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A very provocative film which makes me think about limitations…


Maybe the best film by Michelangelo Antonioni. Perhaps one of the boldest movies I’ve ever watched. And I enjoyed it.
The movie depicts one chaotic day of Hemmings, a bored glamorous fashion photographer. He thinks that he has photographed a murder in a park and this incident awakens him for a moment from his chaotic and bored every day life.

David Hemmings and Vanessa Redgrave play outstandingly in this bold artwork. You have to take into an account that this movie helped bringing down the so called “Motion Picture Production Code” of Hollywood in 1968. So for a ’66 film this masterpiece is an example of adventurous film making. I can’t really imagine how I would have accepted this film if it was made in 2013 for example, but I’m pretty sure that it still would have been a sensation. Why? Well, because it is open-minded, symbolic and we, as society, still have almost all the same prejudices. It’s not really about breaking through them, it is more about expressing what we feel and stressing out that there aren’t so many values left in this chaotic egocentric modern society.
The fashion photographer is a symbol of glamor, style and fulfillment. But when we look at this “blowup”, we see nothing more than chaotic actions leading to dissatisfaction and alienation. The truth is that the main character is lost in his art and his job and feels frustrated that he cannot express himself the right way. And when he confronts the murder of a stranger (and the woman who is involved in the murder) he is perplexed and attracted at the same time.

Hemmings is intrigued by the unknown woman who chases him to get the photos he took of her. Not knowing about what he shot he plays with her, taking advantage of the situation. But when he finds out that all the fuss was about a real murder, and especially when he confronts the corpse, he is awaken from his usual chaotic and daze personality and tries to discover the parts of the puzzle. At the end of his journey he goes through a London club where he fights for a piece of a broken guitar and runs into a drug-drenched party, trying to find a way out of this situation. The photos stolen and the corpse gone he cannot put across what he had photographed anymore.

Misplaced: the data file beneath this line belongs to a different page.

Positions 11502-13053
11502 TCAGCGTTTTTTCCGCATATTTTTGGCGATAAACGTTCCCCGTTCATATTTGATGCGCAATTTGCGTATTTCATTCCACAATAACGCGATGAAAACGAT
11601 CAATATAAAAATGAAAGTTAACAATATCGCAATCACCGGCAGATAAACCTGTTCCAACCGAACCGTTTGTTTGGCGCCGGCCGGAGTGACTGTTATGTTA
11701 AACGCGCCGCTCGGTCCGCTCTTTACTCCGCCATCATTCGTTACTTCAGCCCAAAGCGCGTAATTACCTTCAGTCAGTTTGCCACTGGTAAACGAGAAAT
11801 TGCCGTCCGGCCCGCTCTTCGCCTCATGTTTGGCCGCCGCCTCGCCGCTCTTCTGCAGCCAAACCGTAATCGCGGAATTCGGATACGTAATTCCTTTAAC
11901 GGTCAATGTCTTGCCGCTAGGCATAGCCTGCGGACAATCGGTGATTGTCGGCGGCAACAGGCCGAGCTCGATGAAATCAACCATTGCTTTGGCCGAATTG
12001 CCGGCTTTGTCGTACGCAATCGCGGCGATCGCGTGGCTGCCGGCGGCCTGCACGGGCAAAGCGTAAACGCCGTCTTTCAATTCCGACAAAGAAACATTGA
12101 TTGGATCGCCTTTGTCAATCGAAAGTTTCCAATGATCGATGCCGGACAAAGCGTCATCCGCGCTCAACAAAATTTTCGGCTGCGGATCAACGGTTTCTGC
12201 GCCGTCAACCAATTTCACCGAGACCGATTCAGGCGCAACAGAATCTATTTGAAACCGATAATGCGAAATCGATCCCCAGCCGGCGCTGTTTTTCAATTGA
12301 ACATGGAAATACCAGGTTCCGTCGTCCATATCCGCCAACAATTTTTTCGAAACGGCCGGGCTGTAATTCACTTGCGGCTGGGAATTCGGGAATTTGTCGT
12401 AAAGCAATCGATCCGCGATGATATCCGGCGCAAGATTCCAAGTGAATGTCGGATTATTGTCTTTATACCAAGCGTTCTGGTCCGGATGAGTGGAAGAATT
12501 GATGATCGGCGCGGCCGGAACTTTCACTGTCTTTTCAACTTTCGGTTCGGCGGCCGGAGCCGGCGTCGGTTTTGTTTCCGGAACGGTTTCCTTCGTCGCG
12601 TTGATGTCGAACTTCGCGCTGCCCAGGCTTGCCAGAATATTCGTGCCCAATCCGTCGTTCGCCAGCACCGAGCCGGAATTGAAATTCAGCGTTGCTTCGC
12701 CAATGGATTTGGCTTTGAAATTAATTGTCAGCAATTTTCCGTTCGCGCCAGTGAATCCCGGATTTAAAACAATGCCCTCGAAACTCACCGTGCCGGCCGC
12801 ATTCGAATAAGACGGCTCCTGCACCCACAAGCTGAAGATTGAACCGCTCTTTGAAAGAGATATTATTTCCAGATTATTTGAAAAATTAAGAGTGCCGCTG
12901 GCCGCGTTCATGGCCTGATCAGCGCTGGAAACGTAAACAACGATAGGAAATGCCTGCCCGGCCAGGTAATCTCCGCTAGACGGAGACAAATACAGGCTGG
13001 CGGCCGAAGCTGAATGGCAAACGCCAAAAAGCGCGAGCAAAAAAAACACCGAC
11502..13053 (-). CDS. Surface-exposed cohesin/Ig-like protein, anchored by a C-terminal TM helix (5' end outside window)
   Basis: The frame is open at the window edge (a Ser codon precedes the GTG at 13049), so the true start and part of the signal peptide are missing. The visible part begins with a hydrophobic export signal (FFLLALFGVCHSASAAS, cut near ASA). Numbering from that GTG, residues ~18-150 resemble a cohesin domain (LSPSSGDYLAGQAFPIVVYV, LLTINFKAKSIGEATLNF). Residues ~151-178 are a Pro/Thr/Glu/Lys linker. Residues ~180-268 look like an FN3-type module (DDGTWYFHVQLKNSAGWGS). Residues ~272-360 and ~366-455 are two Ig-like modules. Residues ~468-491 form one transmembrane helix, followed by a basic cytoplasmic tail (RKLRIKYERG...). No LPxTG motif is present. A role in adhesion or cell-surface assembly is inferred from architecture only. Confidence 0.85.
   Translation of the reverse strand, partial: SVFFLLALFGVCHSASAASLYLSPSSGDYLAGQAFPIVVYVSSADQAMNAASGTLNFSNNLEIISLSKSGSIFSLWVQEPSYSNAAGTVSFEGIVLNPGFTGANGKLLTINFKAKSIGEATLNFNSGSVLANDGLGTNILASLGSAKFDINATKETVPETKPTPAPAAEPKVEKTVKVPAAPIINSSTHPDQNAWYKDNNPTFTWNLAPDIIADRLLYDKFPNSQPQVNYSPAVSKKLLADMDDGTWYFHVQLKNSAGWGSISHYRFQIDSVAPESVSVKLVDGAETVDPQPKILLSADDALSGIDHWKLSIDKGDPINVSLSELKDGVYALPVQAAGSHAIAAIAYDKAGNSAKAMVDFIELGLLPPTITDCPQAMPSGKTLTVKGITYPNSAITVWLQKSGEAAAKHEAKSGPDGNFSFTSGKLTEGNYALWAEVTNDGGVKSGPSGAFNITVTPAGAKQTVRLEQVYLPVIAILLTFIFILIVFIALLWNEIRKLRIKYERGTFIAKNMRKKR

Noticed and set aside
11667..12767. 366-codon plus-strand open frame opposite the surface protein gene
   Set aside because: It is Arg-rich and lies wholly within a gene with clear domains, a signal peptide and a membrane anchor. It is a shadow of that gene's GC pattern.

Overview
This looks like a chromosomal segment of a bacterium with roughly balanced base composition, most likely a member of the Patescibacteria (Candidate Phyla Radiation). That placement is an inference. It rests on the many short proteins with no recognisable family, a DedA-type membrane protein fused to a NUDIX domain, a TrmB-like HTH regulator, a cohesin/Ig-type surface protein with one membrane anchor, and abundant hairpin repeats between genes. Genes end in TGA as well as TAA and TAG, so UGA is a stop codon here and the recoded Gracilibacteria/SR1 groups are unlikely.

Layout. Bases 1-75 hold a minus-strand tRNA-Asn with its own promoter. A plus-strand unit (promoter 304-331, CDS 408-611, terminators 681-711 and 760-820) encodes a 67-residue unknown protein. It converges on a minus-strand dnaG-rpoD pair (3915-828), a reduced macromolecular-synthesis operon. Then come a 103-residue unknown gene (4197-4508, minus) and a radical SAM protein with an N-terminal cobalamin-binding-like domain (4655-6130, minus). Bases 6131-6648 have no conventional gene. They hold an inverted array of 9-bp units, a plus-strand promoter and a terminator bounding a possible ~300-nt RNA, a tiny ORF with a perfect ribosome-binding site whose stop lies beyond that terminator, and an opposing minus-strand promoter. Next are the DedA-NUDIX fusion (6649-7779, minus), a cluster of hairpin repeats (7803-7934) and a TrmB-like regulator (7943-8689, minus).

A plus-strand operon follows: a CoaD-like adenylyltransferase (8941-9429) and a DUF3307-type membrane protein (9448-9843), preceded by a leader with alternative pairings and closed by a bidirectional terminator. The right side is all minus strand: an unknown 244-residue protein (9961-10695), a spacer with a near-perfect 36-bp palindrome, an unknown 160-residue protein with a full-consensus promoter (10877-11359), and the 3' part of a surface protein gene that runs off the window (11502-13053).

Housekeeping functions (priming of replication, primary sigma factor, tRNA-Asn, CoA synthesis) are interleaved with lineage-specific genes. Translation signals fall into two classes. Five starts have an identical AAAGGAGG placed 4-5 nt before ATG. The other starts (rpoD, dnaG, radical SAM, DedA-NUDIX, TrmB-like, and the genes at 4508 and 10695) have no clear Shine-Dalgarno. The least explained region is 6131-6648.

The film ends with a tennis match between mimes and Hemmings watching it ALONE on a lawn. The fading of the main character’s image is a metaphor for the dissolubility of people in a jazzed-up society. And we must admit it – our natural feelings are very much overwhelmed by the synthetic stimulations we create, as the critic Bosley Crowther said in a review about the movie.

We try to recreate what is already present. Artistry is a tricky thing – we can’t really find the limits of creativity and where exactly reality begins. And in this vortex of sensations called life we can only find a few moments of clarity when peacefulness is present. That’s why we must value them. That’s why we must value movies like “Blowup”…